What was unique about this gathering was the interaction between what was described as ‘students of text’ and ‘students of context.’ Bilal described a schism between generations of passionate Muslims engaged throughout the society in various community organising efforts and initiatives (i.e. contextual) and the religious/scholarly community (i.e. textual) which seeks to inspire and facilitate their grass roots efforts. The Planting Seeds Forum is an initiative that seeks to network, nurture and engage emerging Muslim leadership and position a generation of change makers alongside established community leaders and religious scholars. Beyond a shared learning experience the forum candidly and innovatively addresses some of the most pressing issues facing society and the world today. This Egyptian chapter of the Forum brought together activists from across the spectrum of the Egyptian community and a number of students from one of the oldest and most prestigious Islamic Institutions in the world, the University of al-Azhar.
These two communities, so close together yet often worlds apart, reflected on the symbiotic relationship between the religious sciences and wider social responsibility. I was taken by the maturity and sincerity of the conversation as there was no assumed knowledge or judgement projected by any group or individual on the other, rather the personal ownership of faith felt by each of the attendees enabled and encouraged our mutual exchange. I could see how a simple exchange of experiences can give meaning to and enrich our own. The vision of the Forum is to facilitate these mutual collaborations on the backdrop of a loose, albeit empowering spiritual frame of reference.
Our gathering also provided an opportunity for me to reconnect with my Western home and reinforce what I know and am learning of the East. I met new people with familiar names, and familiar people with new experiences, and heard both emerging and established Muslim voices. I sat with people who live as humanitarians, not only by holding strong moral values but by acting on them for the sake of uniting our global community and acting with conviction and determination. Spending this time with these people and their words reminded me of why most of the time, I prefer to listen than to speak and just how much we all have to learn.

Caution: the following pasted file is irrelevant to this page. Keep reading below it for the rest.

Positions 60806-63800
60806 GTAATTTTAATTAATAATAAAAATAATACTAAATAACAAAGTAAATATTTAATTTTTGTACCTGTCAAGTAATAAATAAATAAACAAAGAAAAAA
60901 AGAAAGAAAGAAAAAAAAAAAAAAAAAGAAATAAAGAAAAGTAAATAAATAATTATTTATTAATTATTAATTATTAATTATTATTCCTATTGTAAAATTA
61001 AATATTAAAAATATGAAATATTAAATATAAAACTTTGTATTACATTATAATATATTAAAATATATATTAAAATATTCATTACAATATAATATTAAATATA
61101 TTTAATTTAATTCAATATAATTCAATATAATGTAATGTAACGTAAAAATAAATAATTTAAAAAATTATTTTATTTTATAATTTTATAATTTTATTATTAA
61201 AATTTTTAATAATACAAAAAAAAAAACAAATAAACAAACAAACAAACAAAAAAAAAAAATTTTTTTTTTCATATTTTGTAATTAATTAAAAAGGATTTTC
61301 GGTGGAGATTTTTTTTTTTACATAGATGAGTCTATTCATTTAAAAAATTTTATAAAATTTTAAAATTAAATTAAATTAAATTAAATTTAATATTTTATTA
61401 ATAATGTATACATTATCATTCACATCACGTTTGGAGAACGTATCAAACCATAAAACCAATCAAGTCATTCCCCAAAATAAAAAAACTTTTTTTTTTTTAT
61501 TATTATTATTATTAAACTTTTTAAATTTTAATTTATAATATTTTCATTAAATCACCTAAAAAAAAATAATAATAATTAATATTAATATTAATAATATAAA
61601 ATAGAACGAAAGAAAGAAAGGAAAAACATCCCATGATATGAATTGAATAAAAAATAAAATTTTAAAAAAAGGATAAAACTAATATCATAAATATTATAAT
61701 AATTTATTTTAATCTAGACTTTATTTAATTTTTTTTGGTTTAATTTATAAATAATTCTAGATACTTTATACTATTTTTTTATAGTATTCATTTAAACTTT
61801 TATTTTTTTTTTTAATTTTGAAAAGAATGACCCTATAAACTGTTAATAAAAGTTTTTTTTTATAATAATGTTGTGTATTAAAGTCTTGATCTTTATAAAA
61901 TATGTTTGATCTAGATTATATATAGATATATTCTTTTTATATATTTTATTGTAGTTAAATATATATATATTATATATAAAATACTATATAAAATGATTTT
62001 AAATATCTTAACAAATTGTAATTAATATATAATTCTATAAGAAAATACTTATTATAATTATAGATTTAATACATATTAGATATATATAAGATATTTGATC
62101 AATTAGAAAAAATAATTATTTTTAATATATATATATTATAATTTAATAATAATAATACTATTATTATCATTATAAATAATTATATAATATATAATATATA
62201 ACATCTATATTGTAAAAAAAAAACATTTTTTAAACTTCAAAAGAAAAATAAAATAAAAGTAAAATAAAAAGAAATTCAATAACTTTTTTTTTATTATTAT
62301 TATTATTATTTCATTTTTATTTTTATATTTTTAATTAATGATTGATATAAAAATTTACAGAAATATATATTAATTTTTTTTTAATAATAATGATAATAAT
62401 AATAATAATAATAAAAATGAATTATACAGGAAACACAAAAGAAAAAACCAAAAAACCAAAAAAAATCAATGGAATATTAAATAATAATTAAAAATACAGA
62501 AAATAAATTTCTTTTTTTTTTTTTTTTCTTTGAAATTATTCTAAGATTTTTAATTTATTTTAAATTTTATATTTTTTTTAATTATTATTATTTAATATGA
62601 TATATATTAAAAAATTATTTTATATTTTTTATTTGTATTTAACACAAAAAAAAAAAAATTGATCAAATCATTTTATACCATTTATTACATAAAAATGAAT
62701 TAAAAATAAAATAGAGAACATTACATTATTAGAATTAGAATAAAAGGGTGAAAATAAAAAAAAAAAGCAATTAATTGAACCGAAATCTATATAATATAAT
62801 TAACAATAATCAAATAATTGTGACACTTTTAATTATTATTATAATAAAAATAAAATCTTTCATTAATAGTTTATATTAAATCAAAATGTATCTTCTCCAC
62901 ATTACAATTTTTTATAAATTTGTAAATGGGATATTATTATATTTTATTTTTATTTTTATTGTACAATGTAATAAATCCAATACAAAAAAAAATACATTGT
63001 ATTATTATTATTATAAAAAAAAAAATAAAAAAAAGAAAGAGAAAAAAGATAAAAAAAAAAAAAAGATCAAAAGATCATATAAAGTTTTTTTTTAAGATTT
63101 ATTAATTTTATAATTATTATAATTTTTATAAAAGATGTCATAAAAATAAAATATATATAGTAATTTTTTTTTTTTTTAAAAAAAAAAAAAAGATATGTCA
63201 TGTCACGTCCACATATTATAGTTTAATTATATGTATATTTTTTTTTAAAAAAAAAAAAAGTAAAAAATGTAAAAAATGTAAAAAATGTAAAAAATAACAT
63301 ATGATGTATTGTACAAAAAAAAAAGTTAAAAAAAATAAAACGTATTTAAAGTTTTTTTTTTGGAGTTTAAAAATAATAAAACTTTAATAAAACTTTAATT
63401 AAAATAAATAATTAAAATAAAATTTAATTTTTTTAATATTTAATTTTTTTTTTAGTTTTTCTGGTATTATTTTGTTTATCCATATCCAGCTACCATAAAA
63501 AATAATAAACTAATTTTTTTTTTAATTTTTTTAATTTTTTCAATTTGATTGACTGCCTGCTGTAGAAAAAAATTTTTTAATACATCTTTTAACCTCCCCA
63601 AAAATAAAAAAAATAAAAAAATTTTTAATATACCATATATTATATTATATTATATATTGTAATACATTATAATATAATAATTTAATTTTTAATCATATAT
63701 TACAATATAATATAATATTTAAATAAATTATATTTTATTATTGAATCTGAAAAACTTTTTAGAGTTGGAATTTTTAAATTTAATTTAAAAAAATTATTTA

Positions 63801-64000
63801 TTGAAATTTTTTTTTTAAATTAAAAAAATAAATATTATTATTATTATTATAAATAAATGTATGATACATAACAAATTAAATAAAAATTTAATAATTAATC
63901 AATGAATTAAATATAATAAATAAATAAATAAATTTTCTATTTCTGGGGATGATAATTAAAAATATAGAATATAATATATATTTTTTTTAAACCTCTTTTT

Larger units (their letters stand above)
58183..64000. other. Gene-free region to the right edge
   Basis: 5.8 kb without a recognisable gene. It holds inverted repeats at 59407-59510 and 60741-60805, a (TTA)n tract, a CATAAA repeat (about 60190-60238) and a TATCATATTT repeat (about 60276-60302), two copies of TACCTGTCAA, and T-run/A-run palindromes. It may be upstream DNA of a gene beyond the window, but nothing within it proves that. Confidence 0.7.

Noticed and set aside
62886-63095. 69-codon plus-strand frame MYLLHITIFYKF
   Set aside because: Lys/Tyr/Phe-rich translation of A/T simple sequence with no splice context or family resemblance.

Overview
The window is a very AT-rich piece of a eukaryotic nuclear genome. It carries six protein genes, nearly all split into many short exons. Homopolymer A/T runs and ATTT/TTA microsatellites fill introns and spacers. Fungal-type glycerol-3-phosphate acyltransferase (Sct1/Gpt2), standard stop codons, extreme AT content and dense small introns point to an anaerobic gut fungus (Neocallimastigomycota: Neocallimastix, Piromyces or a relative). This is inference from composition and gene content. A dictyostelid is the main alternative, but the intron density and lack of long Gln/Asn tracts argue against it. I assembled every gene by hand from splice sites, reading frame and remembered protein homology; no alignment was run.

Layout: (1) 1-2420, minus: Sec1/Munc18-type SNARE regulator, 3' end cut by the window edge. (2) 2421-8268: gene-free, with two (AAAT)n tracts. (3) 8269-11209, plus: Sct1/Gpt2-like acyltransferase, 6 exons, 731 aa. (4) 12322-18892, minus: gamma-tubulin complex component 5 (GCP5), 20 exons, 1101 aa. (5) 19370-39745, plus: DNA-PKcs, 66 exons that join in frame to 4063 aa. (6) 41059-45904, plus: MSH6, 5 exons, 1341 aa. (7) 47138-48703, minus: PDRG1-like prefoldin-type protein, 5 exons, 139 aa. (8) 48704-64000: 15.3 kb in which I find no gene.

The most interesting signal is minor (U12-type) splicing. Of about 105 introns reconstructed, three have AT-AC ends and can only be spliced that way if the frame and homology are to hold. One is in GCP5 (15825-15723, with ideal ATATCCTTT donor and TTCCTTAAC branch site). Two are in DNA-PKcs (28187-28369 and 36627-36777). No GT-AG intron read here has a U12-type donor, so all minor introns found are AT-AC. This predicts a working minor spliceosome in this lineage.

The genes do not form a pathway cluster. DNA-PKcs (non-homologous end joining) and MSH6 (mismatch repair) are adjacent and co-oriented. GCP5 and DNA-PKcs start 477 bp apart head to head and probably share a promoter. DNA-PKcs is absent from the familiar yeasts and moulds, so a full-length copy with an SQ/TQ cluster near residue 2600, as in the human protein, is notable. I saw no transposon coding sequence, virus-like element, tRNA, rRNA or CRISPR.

As always, in the company of good people, time flew by and although the room was now cold, the people and atmosphere was warm. In order to satiate the profound sense of ‘unfinished conversation’, I scribbled some notes to contact a fellow forum attendee engaged in the tough fight against local drug demand and supply working who also had contacts working in the field of anti-corruption in Egypt. I was glad to make social and academic connections with some ex-pat Muslim ladies from North America and the UK. My notes also entailed a list of things to research into further; as Dr Nagia frequently praised the involvement of Indian activists in the international movement, I couldn’t help but wonder if the ‘Indian experience’ has ever addressed its own pervasive societal and administrative harassment of minorities such as the Kashmiris. Whilst that’s the activist in me speaking up loud and clear, exploring and explaining that musing is definitely a whole different story.
The Planting Seeds Forum has articulated and realised a sustainable method where activists from all walks of life can intimately engage with their religious and spiritual counterparts and build relationships based on an inherent and organic understanding of social cooperation at a local and global level. I was glad to play a small part in this burgeoning movement and am hopeful that communities in Britain, Egypt and beyond have the potential to transcend their differences, enrich themselves with the experiences and insights of the ‘other’ and work for a sustainable and positive future together.